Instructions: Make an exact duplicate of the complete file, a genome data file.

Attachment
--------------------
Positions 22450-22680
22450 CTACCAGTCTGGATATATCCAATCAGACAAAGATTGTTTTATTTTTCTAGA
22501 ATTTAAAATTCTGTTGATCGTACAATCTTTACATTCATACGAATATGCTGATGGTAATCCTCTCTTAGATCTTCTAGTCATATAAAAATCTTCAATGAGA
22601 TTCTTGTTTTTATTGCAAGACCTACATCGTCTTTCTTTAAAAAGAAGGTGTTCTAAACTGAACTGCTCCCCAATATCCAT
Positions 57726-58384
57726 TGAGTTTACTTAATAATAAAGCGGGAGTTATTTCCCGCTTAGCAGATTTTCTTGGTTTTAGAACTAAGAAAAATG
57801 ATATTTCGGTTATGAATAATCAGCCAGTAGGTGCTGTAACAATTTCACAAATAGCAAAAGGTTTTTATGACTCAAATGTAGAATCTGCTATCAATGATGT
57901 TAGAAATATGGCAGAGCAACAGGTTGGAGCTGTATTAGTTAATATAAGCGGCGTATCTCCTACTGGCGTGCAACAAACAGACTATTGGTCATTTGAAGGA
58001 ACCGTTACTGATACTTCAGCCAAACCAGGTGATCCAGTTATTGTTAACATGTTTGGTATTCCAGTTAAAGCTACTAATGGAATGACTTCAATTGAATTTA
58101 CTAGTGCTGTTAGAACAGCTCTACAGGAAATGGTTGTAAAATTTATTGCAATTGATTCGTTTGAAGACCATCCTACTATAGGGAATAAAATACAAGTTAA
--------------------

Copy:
Positions 22450-22680
22450 CTACCAGTCTGGATATATCCAATCAGACAAAGATTGTTTTATTTTTCTAGA
22501 ATTTAAAATTCTGTTGATCGTACAATCTTTACATTCATACGAATATGCTGATGGTAATCCTCTCTTAGATCTTCTAGTCATATAAAAATCTTCAATGAGA
22601 TTCTTGTTTTTATTGCAAGACCTACATCGTCTTTCTTTAAAAAGAAGGTGTTCTAAACTGAACTGCTCCCCAATATCCAT
Positions 57726-58384
57726 TGAGTTTACTTAATAATAAAGCGGGAGTTATTTCCCGCTTAGCAGATTTTCTTGGTTTTAGAACTAAGAAAAATG
57801 ATATTTCGGTTATGAATAATCAGCCAGTAGGTGCTGTAACAATTTCACAAATAGCAAAAGGTTTTTATGACTCAAATGTAGAATCTGCTATCAATGATGT
57901 TAGAAATATGGCAGAGCAACAGGTTGGAGCTGTATTAGTTAATATAAGCGGCGTATCTCCTACTGGCGTGCAACAAACAGACTATTGGTCATTTGAAGGA
58001 ACCGTTACTGATACTTCAGCCAAACCAGGTGATCCAGTTATTGTTAACATGTTTGGTATTCCAGTTAAAGCTACTAATGGAATGACTTCAATTGAATTTA
58101 CTAGTGCTGTTAGAACAGCTCTACAGGAAATGGTTGTAAAATTTATTGCAATTGATTCGTTTGAAGACCATCCTACTATAGGGAATAAAATACAAGTTAA